Prayers and Reflections
Treaty Week Reflection
Let us remember that our Indigenous neighbours gently walked this land.
Let us remember that Treaties are promises.
Let us respect those promises.
Let us remember all of the promises in our lives.
Let us respect those promises.
Let us remember that bullying causes pain and hurt.
Let us remember to be kind to everyone.
Let us remember to stick up for someone who is being bullied.
Let us remember to treat others the way we want to be treated.
Let us remember to love our neighbours.
Let us know peace.
For as long as the moon shall rise.
For as long as the rivers shall flow.
For as long as the sun shall shine.
For as long as the grass shall grow.
Let us know peace.
Did you know.....
Treaties Recognition Week was introduced to honour the importance of treaties and to help Ontarians learn more about treaty rights and treaty relationships
Every Ontarian is a treaty person
Most of Ontario is covered by 46 treaties and other agreements, such as land purchases by the Crown signed between 1781 and 1930
First Nations had their own process of Treaty-making that had existed for thousands of years
Treaties are legal agreements between two or more nations
(First Nations, Métis, and Inuit Education Association of Ontario)
Call 62.i. - Education for Reconciliation (TRC Calls to Action)
“We call upon the federal, provincial, and territorial governments, in consultation and collaboration with Survivors, Aboriginal peoples, and educators, to make age-appropriate curriculum on … Treaties … a mandatory education requirement for Kindergarten to Grade 12 students.”
What is a Treaty?
Treaties represent a relationship – built on mutual peace, respect and friendship
They are a way to explain how parties intend to "treat" each other for the duration of a relationship
Recognize First Nations as self-governing nations – which is acknowledged and protected by the Royal Proclamation of 1763 and the Canadian Constitution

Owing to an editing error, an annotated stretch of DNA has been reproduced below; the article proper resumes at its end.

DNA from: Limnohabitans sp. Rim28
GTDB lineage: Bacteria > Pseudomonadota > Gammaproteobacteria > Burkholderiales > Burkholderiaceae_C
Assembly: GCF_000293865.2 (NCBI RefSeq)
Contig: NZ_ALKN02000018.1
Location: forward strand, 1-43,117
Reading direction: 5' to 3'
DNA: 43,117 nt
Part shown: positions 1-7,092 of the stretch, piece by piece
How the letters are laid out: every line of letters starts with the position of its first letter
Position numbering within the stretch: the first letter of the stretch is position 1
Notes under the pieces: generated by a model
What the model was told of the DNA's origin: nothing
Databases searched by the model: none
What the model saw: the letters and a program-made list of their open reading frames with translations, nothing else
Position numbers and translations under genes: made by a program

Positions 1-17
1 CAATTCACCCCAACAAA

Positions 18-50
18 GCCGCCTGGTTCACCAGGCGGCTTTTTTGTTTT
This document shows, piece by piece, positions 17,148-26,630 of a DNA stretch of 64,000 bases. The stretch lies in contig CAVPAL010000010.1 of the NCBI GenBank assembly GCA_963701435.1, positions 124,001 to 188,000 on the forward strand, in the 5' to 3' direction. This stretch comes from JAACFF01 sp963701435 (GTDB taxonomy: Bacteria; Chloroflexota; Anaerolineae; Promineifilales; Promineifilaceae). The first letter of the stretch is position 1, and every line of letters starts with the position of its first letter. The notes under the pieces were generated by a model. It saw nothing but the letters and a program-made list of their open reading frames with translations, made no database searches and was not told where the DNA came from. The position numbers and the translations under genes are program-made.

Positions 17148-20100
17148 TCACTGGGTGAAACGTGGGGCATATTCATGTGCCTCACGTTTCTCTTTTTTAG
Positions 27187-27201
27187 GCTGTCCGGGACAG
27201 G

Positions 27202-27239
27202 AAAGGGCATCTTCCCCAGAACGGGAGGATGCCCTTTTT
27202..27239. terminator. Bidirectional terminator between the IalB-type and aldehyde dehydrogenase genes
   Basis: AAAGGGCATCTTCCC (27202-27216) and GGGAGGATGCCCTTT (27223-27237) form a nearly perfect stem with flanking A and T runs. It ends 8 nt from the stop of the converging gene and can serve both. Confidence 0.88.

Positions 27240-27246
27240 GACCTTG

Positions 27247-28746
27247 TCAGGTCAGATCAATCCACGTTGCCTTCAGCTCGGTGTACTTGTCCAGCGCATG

There are obligations and benefits on both sides of the Treaties
How Are Treaties Still Meaningful Today?
A word from Chief Jason Henry, Kettle and Stony Point First Nation @ChiefStony
"We look at treaties as a relationship between and among nations. They are a nation to nation agreement. To understand treaties, we start with understanding the creation story."
What's Important to Learn About the Historical Context of Treaties?
A word from Author and Historian David Plain, Aamjiwnaang First Nation @daviddplain
"Words spoken over a wampum were solemn words, never to be broken. When we think about treaties we think about agreeing together: nin bejigwendamin. If we agree together, we have begun reconciliation."
How Can Wampum Strings Be Used in the Classroom?
A word from Cecil Isaac, Bkejwanong Territory (also known as Walpole Island First Nation)
"It's all about relationships. An equal partnership where together we build this relationship based on our grandfather teachings. Our purpose of being here is to teach the next generation."
Treaties Recognition Curriculum Linked Resources
The following pre-publication document beside has highlights on the changes to curriculum for grades 4-6, 7-8, CDC2D, CDC2P. The updated documents can be found below.
Sparking Inquiry with Questions
The following questions have been created using the curriculum expectations to frame classroom thinking around treaty education.
- What is my relationship with the land?
- What are different perspectives and how do they impact me today?
- How can I raise awareness?
- What are my responsibilities?
- What can I learn from the stories connected to the wampum belts?
- What are the different viewpoints of land use and how does this impact the environment?
- How do my actions today impact the future?
- What are the different perspectives of those that entered into treaties?
- What are the different viewpoints of land use and ownership?
- How do my actions today impact the future?
- How can I ensure I am upholding my treaty responsibilities?
- What treaties cover the area I live in?
- What rights and responsibilities are detailed in the treaties?
- Are there any land claims in my area?
- As an individual what are my treaty responsibilities?
- What actions can I take to ensure I am upholding my treaty responsibilities?
- What role does the government play as treaty signatories and in land claims?
- How can I create awareness of treaties and/or land claims in my area?
- What is my role in reconciliation?
- What historical experiences do diverse First Nations share in their Nation to Nation dealings with the Crown over time? Why is this important today?
- How can I produce information for others to learn what it means to be a treaty person?
We Are All Treaty People Kit Explanation
Anishinabek Nation: Gdoo-Sastamoo Kii Mi Treaty Education Kit Explanation
Maurice Switzer on Treaties
The First Nations and Treaties Map of Ontario resources were created by the Ministry of Aboriginal Affairs to increase awareness among educators and students about treaties in Ontario. Check out ideas for using this map in classrooms, especially in Grade 3, 6, 8, 10, 11, and 12 classes. These maps and the accompanying teaching resources are helping students to learn about the significance of the treaties and the shared history of First Nations and non-Indigenous Ontarians. Our province has also designated the first week of November as Treaties Recognition Week to promote public education and awareness about treaties and treaty relationships. Download or order this map through ServiceOntario Publications (1-800-668-9938)